ILLINOIS APPELLATE COURT — FIRST DISTRICT (4TH DIVISION) JUDGMENT AFFIRMED.
OPINION FILED FEBRUARY 26, 1981.
IN RE ESTATE OF KATHERINE BULKLEY LOWRY, DECEASED. — (TIMOTHY LOWRY, JR., ET AL., CO-EX'RS OF THE ESTATE OF KATHERINE BULKLEY LOWRY, PETITIONERS-APPELLEES,
CRAIG BULKLEY ET AL., RESPONDENTS-APPELLANTS.)
APPEAL from the Circuit Court of Cook County; the Hon. HENRY
A. BUDZINSKI, Judge, presiding.
MR. PRESIDING JUSTICE ROMITI DELIVERED THE OPINION OF THE COURT:
The appellants have appealed from the following rulings made by the trial court during the probate of a will:
1. the appellants were not legatees and thus were not entitled to notice of the probate of the will since the testator merely "requested" another legatee to divide certain property with the appellants;
2. the paragraph of the will stating that a specifically designated trust was revoked was effective to revoke that trust.
We find no error and affirm.
The testator, Katherine Bulkley Lowry, died March 23, 1977. She was survived by three children, 10 minor grandchildren and several second cousins, including Peter Bulkley and the appellants, Gary and Craig Bulkley, who are Peter's brothers.
Lowry's will was admitted to probate on June 6, 1977. The petition for probate of the will listed her children, grandchildren and Peter Bulkley as heirs or legatees. Neither Gary nor Craig Bulkley were listed as legatees, nor was a copy of the petition mailed to them. On May 4, 1978, several months after the period for contesting a will had expired (Ill. Rev. Stat. 1977, ch. 110 1/2, par. 8-1), the co-executors of the estate filed, as a supplemental proceeding, a petition for an order of the court ruling that the testator's trust agreement, which had originally been executed in 1972, had been revoked by the will. Summonses as to these proceedings were issued to the appellants and they filed their answer. As already noted, the trial court, after hearing arguments, ruled that the appellants were not legatees and thus had not been entitled to notice under the will and that the will revoked the trust.
Additional facts will be set forth as needed for the discussion of our reasons for affirmance of the trial court's decision.
• 1 The trial court correctly ruled that the appellants were not legatees under the will.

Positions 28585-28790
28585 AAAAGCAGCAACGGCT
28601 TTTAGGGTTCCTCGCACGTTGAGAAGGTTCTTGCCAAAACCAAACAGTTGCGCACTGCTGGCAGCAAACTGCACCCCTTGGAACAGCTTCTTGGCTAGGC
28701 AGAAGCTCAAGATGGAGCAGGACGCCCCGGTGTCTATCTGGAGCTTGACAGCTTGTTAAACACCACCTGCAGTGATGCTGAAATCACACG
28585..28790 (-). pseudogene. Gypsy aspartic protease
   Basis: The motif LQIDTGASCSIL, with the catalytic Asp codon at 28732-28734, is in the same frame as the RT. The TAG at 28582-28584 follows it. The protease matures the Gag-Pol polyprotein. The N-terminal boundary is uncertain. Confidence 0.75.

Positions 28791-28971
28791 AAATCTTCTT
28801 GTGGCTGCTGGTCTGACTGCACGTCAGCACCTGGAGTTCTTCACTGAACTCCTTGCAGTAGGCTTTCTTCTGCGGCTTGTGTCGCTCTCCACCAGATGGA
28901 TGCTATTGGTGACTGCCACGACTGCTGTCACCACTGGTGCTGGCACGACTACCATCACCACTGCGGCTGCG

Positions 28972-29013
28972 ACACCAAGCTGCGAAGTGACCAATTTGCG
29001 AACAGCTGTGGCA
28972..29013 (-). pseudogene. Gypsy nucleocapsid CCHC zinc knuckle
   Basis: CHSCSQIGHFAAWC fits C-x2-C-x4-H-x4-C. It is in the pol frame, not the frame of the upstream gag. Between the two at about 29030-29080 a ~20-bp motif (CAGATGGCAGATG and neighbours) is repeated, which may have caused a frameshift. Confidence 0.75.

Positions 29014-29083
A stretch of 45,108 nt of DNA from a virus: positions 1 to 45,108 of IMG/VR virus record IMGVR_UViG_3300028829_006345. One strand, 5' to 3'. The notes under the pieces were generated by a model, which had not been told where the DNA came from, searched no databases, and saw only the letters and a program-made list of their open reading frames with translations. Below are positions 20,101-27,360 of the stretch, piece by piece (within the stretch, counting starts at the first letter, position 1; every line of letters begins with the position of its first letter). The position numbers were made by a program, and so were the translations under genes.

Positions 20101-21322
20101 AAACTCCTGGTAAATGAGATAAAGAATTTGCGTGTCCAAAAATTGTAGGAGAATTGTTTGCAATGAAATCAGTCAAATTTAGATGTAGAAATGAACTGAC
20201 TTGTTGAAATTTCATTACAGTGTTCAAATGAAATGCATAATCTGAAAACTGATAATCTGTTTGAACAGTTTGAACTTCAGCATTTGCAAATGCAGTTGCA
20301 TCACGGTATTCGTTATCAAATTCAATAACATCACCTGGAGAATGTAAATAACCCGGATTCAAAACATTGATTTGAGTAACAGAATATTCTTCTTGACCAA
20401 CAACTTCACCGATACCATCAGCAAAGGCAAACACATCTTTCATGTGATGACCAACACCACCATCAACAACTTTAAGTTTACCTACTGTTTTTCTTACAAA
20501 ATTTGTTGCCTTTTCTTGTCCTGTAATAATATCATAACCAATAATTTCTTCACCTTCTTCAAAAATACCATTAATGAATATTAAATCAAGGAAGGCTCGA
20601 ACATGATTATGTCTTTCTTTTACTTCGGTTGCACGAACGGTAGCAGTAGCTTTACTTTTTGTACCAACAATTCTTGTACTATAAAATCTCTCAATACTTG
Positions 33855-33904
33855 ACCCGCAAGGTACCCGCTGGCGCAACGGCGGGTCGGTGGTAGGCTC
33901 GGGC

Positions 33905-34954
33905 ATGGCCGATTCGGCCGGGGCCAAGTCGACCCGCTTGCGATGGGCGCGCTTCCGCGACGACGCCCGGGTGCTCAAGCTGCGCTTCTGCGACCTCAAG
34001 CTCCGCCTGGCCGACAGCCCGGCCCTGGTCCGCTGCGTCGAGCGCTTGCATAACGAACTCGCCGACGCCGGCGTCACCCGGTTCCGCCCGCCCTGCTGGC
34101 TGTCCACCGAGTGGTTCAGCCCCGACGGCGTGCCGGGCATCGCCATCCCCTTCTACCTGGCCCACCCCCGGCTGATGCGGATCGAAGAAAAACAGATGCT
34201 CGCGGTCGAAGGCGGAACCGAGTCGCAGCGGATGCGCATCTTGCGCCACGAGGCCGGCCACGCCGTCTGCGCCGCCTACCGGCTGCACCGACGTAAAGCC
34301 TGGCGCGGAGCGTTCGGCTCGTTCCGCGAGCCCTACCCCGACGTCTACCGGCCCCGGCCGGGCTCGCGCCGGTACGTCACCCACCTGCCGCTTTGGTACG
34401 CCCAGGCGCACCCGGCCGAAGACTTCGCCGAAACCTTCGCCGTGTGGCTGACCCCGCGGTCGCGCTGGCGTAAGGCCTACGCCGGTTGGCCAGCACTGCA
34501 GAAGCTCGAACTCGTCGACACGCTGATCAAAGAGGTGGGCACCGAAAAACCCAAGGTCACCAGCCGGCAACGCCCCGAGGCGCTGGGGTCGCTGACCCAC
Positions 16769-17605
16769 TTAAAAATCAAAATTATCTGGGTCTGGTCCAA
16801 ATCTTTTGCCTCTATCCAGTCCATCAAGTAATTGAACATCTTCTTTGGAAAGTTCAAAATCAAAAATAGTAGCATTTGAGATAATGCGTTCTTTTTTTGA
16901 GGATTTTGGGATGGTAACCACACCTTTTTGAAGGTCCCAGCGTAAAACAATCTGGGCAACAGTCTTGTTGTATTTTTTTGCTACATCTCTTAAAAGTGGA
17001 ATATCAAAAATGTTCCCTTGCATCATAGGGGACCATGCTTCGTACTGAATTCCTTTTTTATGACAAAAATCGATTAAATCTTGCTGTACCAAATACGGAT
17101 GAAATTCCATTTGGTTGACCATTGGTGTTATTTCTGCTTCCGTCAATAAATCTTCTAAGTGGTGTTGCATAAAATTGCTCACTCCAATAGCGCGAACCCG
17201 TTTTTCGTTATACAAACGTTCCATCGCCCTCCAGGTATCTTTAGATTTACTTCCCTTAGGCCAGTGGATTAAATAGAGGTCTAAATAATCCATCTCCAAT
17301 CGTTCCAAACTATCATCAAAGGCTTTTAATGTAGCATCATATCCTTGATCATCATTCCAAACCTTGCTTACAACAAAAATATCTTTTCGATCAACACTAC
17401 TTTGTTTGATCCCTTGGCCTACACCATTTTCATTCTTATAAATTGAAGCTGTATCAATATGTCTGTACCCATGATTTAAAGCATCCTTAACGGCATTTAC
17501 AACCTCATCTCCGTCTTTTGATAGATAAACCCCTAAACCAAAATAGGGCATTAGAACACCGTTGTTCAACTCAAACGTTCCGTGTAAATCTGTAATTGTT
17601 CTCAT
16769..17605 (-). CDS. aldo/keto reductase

Section 6-4(a) of the Probate Act (Ill. Rev. Stat. 1977, ch. 110 1/2, par. 6-4(a)), requires that heirs and legatees be given notice of the probate of the will. Under that statute, as it presently reads, notice is not required to anyone other than heirs and legatees. The appellants concededly are not heirs. Thus, unless they are legatees, they were not entitled to notice.
The appellants were only mentioned once by name in the will. That was in article II which reads as follows:
"I give all my personal and household effects not otherwise effectively disposed of, such as jewelry, clothing, automobiles, furniture, furnishings, silver, books and pictures (including policies of insurance thereon, if feasible) to PETER BULKLEY of the City of Hartford and State of Connecticut, and request that he divide said effects with his brothers, GARY BULKLEY and CRAIG BULKLEY."
• 2 While at times, under special circumstances, words in a will such as "request" and "desire" have been construed as mandatory (see, for example, Keiser v. Jensen (1940), 373 Ill. 184, 25 N.E.2d 819), it is presumed that such language is used in its ordinary, precatory sense and does not impose a trust upon the legatee but gives the legatee to whom the request was made the discretion to accept or reject the request. (5 Page on Wills § 40.5 (1960).) The rule is well settled that subsequent language, in order to reduce the legacy from an estate of inheritance to a lesser estate, must be clear and explicit so that there can be no uncertainty as to what was intended and generally this is not true of such words as "request" and "desire." (Edgar County Children's Home v. Beltranena (1949), 402 Ill. 385, 84 N.E.2d 363.) Furthermore, it is clear from other parts of the testator's will that she was aware of how to leave assets in trust or to more than one person. In article V of the will, the residuary clause, she left the residue of the estate to her co-executors "to be administered, managed and distributed under the terms and conditions which I have set forth herein as follows." Clause C of article V provided that "I give and bequeath to my aforesaed [sic] beloved grandchildren as shall survive me the rest, resdue [sic] and remainder of my estate, share and share alike." In light of these provisions clearly showing an intent to leave property in trust for several persons, we should construe clauses not using such language but using words normally understood only in a precatory sense, in that latter sense. As the court remarked in Edgar County Children's Home v. Beltranena (1949), 402 Ill. 385, 388, 84 N.E.2d 363, 365: